Figure. Relative odds of obesity associated with migration in Mexico and the United States. A, Men. B, Women.
Flórez KR, Dubowitz T, Saito N, Borges G, Breslau J. United States–Mexico migration and the prevalence of obesity: a transnational perspective. Arch Intern Med.. Published online November 12, 2012. doi:10.1001/2013.jamainternmed.77.
eTable Odds of obesity by migration category and sex
Flórez KR, Dubowitz T, Saito N, Borges G, Breslau J. Mexico–United States Migration and the Prevalence of Obesity: A Transnational Perspective. Arch Intern Med. 2012;172(22):1760-1762. doi:10.1001/2013.jamainternmed.77
Author Affiliations: RAND Corp, Santa Monica, California, and Pittsburgh, Pennsylvania (Drs Flórez, Dubowitz, and Breslau); Department of Public Health Sciences, University of California Davis, Sacramento (Ms Saito); and Instituto Nacional Psiquiatría Ramón de la Fuente, México City, Mexico (Dr Borges).
Country of birth and length of stay in the United States have proven to be strong predictors of obesity among Mexican Americans,1 suggesting the US environment may be distinctively “obesogenic.”2 For example, a 12-oz bottle of American-made Coca-Cola has 240 calories with 65 g of sugar, whereas Mexican-made Coca-Cola has 150 calories per 12-oz bottle with 39 g of sugar (the former is made from high-fructose corn syrup).3,4 However, there is also evidence that immigrants are resistant to these influences: growth in body mass index (BMI), calculated as weight in kilograms divided by height in meters squared, is slower among immigrants than among US-born Mexican Americans.5 Studies have yet to examine the relationship between migration and obesity in a transnational perspective, including comparisons with the Mexican source population to help identify patterns distinctive to the United States.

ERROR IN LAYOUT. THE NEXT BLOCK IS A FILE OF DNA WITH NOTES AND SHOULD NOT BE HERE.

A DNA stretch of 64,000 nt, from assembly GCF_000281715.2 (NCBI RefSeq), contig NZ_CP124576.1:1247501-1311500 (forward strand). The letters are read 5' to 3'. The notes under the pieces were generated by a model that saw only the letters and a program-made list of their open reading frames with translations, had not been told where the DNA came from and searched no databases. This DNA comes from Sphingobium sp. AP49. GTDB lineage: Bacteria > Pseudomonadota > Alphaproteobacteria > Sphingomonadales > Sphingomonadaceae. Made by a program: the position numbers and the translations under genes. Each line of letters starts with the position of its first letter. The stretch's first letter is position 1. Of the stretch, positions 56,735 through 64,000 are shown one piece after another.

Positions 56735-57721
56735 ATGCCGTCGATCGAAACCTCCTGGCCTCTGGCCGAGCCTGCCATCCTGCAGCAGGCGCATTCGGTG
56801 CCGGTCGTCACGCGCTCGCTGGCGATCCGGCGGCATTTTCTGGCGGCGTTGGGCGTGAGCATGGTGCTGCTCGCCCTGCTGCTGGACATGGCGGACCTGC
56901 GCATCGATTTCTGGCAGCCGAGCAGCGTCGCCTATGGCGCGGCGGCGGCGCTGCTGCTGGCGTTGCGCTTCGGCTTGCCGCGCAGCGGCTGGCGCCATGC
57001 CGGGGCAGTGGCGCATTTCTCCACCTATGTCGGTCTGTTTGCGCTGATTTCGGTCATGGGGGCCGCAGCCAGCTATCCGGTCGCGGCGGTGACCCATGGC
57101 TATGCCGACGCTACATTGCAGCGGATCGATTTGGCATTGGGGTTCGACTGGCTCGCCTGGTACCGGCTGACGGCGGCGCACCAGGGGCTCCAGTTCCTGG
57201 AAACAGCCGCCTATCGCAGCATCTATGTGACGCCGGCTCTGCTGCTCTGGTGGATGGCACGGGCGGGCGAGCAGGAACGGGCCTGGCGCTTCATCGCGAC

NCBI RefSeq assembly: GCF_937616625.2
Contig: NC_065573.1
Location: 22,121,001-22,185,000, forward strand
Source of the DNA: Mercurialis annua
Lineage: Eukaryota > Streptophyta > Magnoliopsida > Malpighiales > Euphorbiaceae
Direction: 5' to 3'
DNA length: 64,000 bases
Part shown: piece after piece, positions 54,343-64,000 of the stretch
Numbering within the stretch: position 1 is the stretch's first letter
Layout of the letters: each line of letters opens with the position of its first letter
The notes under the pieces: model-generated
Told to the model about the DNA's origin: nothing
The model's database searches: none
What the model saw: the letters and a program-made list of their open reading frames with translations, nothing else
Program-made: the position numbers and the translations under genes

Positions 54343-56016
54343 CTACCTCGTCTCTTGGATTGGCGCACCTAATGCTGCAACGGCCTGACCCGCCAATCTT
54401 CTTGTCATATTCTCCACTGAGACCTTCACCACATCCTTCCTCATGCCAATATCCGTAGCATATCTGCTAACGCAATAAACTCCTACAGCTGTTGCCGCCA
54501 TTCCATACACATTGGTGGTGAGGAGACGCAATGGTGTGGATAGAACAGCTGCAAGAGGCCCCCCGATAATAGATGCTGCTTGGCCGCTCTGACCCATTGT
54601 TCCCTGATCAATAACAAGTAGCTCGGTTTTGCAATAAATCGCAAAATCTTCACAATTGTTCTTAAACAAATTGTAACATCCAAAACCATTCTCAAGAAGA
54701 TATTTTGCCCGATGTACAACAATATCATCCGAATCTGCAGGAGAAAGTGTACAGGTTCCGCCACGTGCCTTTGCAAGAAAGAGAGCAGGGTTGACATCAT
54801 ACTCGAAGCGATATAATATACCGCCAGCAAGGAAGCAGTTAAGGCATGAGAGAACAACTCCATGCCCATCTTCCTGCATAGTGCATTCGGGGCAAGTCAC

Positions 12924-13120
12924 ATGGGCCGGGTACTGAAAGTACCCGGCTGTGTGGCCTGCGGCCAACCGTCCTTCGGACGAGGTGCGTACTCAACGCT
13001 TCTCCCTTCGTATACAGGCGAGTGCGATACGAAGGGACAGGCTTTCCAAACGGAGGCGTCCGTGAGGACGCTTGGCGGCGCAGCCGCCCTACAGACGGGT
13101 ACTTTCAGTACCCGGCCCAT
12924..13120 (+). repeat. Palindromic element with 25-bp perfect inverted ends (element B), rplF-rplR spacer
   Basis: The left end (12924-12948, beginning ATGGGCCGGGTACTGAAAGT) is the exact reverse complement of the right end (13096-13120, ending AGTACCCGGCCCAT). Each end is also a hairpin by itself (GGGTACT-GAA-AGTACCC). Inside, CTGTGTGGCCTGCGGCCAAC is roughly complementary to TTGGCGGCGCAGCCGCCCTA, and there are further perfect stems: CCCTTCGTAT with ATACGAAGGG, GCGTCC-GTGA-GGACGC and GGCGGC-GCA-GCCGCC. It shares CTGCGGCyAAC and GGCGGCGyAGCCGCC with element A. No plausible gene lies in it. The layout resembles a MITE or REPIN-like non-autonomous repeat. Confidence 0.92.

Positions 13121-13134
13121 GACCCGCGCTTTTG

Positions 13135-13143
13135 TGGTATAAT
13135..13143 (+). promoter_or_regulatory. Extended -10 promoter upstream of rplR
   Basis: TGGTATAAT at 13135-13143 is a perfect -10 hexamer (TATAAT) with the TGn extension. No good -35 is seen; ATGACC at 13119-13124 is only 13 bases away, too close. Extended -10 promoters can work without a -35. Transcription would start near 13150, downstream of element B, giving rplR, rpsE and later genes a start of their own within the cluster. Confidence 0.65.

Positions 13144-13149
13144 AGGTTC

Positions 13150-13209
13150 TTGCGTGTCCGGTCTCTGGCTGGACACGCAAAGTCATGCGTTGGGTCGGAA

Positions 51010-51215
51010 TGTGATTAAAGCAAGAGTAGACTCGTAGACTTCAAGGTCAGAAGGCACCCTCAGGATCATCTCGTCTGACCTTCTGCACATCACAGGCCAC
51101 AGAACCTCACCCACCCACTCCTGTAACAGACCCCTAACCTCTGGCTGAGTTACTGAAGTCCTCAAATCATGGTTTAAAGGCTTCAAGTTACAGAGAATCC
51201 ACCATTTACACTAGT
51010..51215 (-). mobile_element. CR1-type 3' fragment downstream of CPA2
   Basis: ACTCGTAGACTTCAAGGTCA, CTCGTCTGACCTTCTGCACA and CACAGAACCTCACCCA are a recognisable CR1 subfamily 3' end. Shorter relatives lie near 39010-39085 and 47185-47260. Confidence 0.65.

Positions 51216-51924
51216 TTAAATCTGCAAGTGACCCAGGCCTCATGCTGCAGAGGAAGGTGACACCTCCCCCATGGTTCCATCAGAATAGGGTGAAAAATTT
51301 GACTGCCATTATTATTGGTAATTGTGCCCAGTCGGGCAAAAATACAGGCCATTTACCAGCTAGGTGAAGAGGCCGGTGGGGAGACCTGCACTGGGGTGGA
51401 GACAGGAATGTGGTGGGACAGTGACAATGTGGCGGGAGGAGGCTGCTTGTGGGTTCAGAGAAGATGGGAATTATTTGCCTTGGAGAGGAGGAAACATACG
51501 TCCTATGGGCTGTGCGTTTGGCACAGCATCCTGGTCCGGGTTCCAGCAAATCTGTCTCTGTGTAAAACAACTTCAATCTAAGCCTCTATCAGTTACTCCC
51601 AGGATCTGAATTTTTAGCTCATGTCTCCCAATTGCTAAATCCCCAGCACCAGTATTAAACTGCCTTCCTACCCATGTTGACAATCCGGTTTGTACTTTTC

Data from epidemiological surveys in Mexico (the Mexican National Comorbidity Survey6 [MNCS]) and the United States (the Collaborative Psychiatric Epidemiology Surveys7 [CPES]) were combined (N = 3244 respondents). Obesity was defined as a BMI greater than 30 using self-reported height and weight. Respondents with missing weight or height (n = 266 respondents), implausibly high BMI (>65) (n = 3 respondents), and current pregnancy (n = 62 respondents) were excluded. Comparison groups were defined using information on respondents' personal and familial connection to Mexico-US migration. The MNCS respondents were divided into 3 groups: (1) Mexicans who have never been to the United States and do not have a migrant in their immediate family (living in Mexico, no migrant in family; n = 1050); (2) Mexicans who have not been to the United States but have a migrant in their immediate family (living in Mexico, migrant in family; n = 955); and (3) Mexicans who have previously been migrants in the United States (living in Mexico, previous migrant; n = 126). Respondents in the United States were also divided into 3 groups: (1) Mexican-born immigrants (first generation in the United States; n = 509); (2) US-born with 1 or more Mexican-born parent (second generation in the United States; n = 285); and (3) US-born with US-born parents who self-identified themselves as Mexican American (third generation in the United States; n = 319). Covariates included age (continuous), marital status (married, divorced, never married), educational attainment (0-5, 6-8, 9-11, or ≥12 years), and current smoking status. Analyzes were conducted using SUDAAN software (SAS Institute Inc) to adjust for the complex survey design.